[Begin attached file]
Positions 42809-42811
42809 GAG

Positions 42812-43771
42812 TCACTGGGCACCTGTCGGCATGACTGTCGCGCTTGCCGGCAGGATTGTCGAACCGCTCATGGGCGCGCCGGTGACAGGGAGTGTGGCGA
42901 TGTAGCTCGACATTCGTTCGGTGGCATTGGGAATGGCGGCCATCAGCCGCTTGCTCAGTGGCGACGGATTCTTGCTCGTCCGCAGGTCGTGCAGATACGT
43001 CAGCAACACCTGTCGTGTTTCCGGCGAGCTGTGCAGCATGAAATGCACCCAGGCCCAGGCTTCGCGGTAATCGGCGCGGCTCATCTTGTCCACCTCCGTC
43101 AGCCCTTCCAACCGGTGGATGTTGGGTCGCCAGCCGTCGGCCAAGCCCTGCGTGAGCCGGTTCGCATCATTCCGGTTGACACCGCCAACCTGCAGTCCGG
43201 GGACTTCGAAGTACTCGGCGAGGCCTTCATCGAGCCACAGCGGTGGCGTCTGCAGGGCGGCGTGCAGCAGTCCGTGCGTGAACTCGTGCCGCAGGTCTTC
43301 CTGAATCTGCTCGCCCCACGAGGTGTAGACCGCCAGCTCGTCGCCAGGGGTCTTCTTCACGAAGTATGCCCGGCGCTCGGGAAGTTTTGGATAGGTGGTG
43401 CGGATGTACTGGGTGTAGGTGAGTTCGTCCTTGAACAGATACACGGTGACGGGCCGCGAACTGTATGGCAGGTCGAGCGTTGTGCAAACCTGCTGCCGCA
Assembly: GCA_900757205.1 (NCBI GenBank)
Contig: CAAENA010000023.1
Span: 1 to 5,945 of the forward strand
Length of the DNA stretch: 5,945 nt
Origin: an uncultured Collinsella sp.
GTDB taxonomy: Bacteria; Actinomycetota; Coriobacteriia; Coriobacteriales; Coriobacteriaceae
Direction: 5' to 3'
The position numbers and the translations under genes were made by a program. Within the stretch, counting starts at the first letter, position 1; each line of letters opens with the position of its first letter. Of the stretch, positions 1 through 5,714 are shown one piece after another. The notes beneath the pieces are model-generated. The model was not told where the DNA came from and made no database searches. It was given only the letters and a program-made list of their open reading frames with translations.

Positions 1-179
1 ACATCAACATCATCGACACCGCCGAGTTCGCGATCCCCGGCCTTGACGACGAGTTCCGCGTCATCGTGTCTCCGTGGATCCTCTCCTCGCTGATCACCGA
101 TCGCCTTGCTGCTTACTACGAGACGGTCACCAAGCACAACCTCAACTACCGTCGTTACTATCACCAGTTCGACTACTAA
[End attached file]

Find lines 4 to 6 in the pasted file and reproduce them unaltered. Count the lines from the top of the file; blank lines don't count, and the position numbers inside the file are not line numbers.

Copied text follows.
42812 TCACTGGGCACCTGTCGGCATGACTGTCGCGCTTGCCGGCAGGATTGTCGAACCGCTCATGGGCGCGCCGGTGACAGGGAGTGTGGCGA
42901 TGTAGCTCGACATTCGTTCGGTGGCATTGGGAATGGCGGCCATCAGCCGCTTGCTCAGTGGCGACGGATTCTTGCTCGTCCGCAGGTCGTGCAGATACGT
43001 CAGCAACACCTGTCGTGTTTCCGGCGAGCTGTGCAGCATGAAATGCACCCAGGCCCAGGCTTCGCGGTAATCGGCGCGGCTCATCTTGTCCACCTCCGTC